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Utopia - Todd Rundgren's Utopia CD (album) cover




Eclectic Prog

4.14 | 258 ratings

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5 stars The first track on Todd Rundgren's Utopia may be titled "Utopia Theme", but it's really the closing section of "The Ikon" that defines the idea of utopia: many different themes and ideas of varying color and complexity not only co-existing, but complementing each other to form a beautiful, working whole. They're all themes heard earlier in the 30-minute piece, an extremely eclectic and well-thought out epic that would qualify as a great jam that may even sound like a mess at first with so many things being thrown into the pot, but closer inspection brings it into higher realms, having a sublimely detailed compositional structure and arrangement, vivdly colorful and varied soundscapes, and inspiring lryics. The last sung part of the piece is most definetely my favorite part of the whole album, where the dreamy falsetto vocal harmonies and the three keyboardists create a bubbly space world that's one of the most enticing prog atmospheres I've ever come across. There's even a nice, brief Jethro Tull-like renaissance section before one of the guitar solos that is probably often overlooked when listing the many styles the song and album boasts, where Todd performs a great alternation between electric and classical style, on the electric. The other side of the vinyl (which has a surprisingly clear sound considering the amount of compression it must have taken to fit as much music on a side), has 3 songs, and they're all equally great in they're own ways. The first, "Utopia Theme", was recorded live, and is a great showcase for the band's lineup at the time, a group of finely talented musicians who were clearly influenced by what was going on at the time but still very expressive of their indivuality, the presice notes they chose coupled with the perfectly timed accents they all seem to have nailed being the facet that demonstrates that quality the best, especially in Rundgren's first guitar solo, one of the most melodic and orgasmic guitar solos ever put to tape. The synths solos in the song are equally sublime. It all finishes with a big, bombastic, symphonic rock ending that fades into the first studio track, "Freak Parade", which is a highly unique concoction consisting of funk, prog-power-pop, avant-garde jazz fusion, and psychedelic, with lyrics that are sung and written somewhat clumsily and possibly intentionally. There are some great electric piano and slide guitar lines in this one, and I can hear a strong influence of Floyd, Yes, Zappa, and Return to Forever (just to name a few) in the album as a whole, but especially the first three in this song. The multifarious themes that come together at the end are even better and perfectly placed than the ones at the end of "The Ikon." The remaining track, "Freedom Fighters" is a lot closer to Rundgren's standard rock side (NOT pop), but it still has strong progressive elements, with time-signature changes a-plenty, more of the great soaring-to-the-depths-of-space guitar soloing that Todd demonstrates on this album, and a slightly convoluted song structure. Put with it's encouraging anthemic lyrics (some of the best of its time) and a production that lives in the best parts of badly recorded murky world side of production of its time, it's unforgettable. There are some superbly written reviews on this site of Todd Rundgren's Utopia, and while it may not be the defining progressive rock album, it is just as high in quality as what would be, and justly loved by many.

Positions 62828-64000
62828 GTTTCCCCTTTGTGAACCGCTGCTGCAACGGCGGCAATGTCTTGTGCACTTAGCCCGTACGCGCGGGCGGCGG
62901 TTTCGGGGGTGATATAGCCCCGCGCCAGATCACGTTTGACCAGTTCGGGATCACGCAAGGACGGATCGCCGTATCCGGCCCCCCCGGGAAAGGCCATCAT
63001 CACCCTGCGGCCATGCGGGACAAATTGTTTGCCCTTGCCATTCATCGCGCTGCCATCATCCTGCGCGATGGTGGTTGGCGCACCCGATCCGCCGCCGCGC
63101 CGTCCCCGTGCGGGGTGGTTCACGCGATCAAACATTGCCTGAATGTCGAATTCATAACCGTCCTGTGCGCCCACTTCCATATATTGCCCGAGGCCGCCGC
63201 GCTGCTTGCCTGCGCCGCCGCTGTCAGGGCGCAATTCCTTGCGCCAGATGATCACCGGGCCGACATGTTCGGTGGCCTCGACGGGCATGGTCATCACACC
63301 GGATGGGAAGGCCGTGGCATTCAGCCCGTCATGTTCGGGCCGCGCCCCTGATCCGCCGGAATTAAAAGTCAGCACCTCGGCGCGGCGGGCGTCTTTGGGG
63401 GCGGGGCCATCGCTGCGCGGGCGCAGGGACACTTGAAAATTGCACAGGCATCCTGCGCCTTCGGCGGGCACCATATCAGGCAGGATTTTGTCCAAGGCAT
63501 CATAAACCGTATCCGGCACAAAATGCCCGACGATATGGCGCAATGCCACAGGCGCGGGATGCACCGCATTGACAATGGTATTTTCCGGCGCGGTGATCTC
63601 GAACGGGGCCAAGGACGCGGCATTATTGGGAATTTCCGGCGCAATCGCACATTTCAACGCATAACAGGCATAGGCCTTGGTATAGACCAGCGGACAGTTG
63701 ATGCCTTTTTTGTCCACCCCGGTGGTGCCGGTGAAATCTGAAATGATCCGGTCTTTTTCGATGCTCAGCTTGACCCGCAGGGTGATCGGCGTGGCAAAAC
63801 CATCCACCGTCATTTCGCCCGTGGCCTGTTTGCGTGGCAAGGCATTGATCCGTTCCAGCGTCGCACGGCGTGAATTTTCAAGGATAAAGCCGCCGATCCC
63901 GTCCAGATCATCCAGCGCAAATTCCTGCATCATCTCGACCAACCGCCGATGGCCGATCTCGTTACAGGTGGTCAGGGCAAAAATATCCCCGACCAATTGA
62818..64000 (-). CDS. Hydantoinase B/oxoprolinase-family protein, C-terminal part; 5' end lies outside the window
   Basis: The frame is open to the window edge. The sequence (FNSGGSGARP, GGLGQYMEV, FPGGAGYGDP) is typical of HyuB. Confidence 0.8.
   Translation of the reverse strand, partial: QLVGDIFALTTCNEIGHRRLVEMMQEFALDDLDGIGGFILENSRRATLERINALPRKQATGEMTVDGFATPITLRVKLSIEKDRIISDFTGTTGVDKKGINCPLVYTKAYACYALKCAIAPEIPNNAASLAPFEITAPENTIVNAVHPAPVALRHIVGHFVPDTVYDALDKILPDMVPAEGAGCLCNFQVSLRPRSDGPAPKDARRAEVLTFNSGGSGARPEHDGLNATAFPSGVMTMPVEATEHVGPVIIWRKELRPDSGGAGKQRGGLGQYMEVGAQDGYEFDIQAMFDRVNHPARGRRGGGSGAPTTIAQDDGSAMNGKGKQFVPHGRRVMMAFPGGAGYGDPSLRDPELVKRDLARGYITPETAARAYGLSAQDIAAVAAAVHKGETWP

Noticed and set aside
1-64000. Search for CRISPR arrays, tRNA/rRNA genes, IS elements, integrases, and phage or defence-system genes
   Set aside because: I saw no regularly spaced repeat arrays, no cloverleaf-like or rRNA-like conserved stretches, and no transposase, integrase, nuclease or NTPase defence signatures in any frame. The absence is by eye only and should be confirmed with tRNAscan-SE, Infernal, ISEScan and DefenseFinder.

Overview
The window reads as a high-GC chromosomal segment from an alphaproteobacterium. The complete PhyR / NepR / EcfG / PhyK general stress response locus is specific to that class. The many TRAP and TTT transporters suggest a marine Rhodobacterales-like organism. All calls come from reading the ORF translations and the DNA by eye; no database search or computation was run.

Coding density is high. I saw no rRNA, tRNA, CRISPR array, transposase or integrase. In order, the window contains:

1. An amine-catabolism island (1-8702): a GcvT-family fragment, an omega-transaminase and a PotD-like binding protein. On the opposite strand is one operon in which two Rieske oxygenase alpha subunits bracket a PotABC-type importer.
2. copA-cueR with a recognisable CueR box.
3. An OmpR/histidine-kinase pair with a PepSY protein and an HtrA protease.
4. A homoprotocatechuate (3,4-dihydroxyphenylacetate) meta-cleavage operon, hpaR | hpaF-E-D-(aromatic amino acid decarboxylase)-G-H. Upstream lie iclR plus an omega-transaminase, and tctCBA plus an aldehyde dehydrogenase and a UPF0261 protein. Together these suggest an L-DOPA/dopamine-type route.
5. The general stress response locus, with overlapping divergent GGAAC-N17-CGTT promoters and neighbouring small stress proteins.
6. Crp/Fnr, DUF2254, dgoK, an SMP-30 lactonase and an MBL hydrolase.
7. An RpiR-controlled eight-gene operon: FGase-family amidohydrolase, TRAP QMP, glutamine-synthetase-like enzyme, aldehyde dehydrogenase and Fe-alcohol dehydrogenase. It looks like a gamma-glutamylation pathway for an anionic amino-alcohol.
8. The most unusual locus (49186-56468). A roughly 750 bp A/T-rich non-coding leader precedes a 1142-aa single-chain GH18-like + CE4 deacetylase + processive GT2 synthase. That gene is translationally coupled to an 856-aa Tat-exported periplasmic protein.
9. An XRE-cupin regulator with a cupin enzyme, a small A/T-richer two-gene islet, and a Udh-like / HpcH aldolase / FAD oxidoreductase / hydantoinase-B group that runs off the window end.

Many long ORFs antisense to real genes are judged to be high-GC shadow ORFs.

7headedchicken | 5/5 |


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